The most telling moment of the 2015 American Music Awards wasn't captured on air during Sunday's three-hour telecast.
Instead, it happened during a commercial break when a voice announced — via loudspeaker — that Taylor Swift's insta-hit "Blank Space" had taken the trophy for song of the year.
The night's biggest award wasn't doled out during the main telecast, but that shouldn't come as a surprise. Swift didn't bother to show up to the awards, or even film an acceptance speech.
But that didn't matter to the thousands of young fans who crammed the Microsoft Theatre for Sunday's show. Just the announcement of her name and headshot of the country-turned-pop superstar was enough to send them into hysterics.
For the AMA audience, it's about a feeling of proximity to the acts they have logged endless hours voting online for, tweeting about and shamelessly "stanning" for.
Sunday's ceremony shouldn't be measured in awards or best-dressed lists. Instead, fans shrill screams are the most appropriate way to sum up the "winners" of the evening.
Based on the scream factor, One Direction was clearly the evening's biggest success story.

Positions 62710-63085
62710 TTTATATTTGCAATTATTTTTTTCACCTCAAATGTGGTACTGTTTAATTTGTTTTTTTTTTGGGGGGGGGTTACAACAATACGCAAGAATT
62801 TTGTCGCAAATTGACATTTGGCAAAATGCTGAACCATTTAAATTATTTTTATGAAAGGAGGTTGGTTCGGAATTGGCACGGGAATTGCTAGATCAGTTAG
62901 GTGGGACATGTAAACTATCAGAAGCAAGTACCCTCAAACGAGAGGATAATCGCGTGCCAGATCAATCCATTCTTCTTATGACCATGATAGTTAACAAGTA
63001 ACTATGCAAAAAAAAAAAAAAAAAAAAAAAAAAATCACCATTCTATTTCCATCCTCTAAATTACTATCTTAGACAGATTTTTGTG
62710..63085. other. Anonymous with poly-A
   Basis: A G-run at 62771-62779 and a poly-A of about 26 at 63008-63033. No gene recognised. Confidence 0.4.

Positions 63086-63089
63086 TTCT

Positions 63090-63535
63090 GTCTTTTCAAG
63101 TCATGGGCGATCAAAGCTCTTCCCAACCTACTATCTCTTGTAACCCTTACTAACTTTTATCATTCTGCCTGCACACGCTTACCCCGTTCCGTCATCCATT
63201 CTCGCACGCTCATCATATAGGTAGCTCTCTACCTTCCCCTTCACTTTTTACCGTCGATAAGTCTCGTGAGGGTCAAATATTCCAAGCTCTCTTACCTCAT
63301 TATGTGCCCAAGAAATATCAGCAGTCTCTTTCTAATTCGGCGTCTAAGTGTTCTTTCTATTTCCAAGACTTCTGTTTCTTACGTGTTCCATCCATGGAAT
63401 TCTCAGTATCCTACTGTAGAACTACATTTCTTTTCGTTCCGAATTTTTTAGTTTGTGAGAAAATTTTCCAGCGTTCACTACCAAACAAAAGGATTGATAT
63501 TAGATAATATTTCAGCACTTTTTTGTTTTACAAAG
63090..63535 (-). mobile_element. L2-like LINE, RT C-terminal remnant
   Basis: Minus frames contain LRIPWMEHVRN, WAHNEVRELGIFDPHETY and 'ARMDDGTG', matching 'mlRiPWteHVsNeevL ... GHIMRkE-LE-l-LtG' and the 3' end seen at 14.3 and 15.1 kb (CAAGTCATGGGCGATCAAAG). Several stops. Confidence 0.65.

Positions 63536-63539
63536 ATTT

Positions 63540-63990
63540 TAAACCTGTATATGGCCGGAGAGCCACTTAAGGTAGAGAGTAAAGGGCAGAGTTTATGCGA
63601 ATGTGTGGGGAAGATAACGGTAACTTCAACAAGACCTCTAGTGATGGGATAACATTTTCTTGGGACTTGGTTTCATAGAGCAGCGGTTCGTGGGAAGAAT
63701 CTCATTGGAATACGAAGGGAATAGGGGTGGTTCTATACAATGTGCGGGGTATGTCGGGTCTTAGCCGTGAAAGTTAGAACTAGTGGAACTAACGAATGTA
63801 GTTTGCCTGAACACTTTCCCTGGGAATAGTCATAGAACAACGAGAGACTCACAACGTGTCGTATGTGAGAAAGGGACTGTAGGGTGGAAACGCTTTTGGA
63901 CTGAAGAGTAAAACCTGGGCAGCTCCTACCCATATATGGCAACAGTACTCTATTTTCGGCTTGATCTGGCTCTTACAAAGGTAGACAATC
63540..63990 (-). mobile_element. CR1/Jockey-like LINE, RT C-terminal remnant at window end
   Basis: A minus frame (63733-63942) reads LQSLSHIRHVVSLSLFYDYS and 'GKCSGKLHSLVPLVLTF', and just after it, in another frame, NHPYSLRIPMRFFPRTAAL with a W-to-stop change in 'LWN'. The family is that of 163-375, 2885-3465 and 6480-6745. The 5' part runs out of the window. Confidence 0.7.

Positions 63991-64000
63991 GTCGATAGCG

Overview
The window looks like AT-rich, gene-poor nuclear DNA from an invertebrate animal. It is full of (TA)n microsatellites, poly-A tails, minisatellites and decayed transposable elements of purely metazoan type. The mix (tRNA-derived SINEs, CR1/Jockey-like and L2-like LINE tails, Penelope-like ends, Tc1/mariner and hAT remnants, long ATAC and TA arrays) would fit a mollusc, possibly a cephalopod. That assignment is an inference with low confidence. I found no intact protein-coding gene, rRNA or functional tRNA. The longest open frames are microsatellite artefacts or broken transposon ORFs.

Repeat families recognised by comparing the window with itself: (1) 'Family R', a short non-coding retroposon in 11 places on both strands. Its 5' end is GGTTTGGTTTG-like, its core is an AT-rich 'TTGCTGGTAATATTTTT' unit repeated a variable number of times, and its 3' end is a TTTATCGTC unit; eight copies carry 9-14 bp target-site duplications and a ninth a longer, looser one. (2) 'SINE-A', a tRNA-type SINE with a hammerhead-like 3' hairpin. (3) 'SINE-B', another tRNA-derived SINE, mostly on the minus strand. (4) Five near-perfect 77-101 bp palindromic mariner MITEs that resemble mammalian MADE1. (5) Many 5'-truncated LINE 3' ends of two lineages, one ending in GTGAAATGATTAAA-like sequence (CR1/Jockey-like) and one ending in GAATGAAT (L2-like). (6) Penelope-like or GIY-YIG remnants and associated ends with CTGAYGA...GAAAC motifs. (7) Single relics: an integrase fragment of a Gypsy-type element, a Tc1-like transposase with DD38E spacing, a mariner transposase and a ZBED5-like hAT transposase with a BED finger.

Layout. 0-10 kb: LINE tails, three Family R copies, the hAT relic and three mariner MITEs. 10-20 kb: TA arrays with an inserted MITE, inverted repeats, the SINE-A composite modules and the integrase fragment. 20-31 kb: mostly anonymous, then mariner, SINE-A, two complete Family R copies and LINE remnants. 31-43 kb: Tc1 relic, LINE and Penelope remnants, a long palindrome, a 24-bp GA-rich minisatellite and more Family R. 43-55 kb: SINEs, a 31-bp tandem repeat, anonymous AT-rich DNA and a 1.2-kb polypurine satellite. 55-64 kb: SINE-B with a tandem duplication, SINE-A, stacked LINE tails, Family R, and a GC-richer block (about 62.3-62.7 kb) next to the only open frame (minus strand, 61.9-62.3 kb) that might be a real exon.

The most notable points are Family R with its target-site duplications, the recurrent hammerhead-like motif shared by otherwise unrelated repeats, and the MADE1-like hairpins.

The English-Irish boy band nabbed fewer trophies than Swift (she took home three to their two) but tell that to the gaggle of teenage girls who stomped through a crowd of onlookers and revelers as the group made its entrance, the ear splitting screams during their sleepy performance or the thongs of fans who nearly drowned them out during their acceptance speech early into the night.
In fact, fan testimonials rang out over Microsoft Theatre much clearer -- and more effectively -- than any single performer of the night.
That guy professing his love for Jennifer Lopez during the host's sizzling dance medley at the top of the show? He'd eventually be drowned out by shrieks for the Weeknd and Nick Jonas, a sing along with Selena Gomez or hollers for Nicki Minaj.
The appearance of Justin Bieber doing the robot during a song elicited just as many cheers as his win for collaboration, his performance — and his name being called on the loud speaker.
It really didn't matter what happened on that stage or who won what. For most of the audience, just the proximity to the action was enough.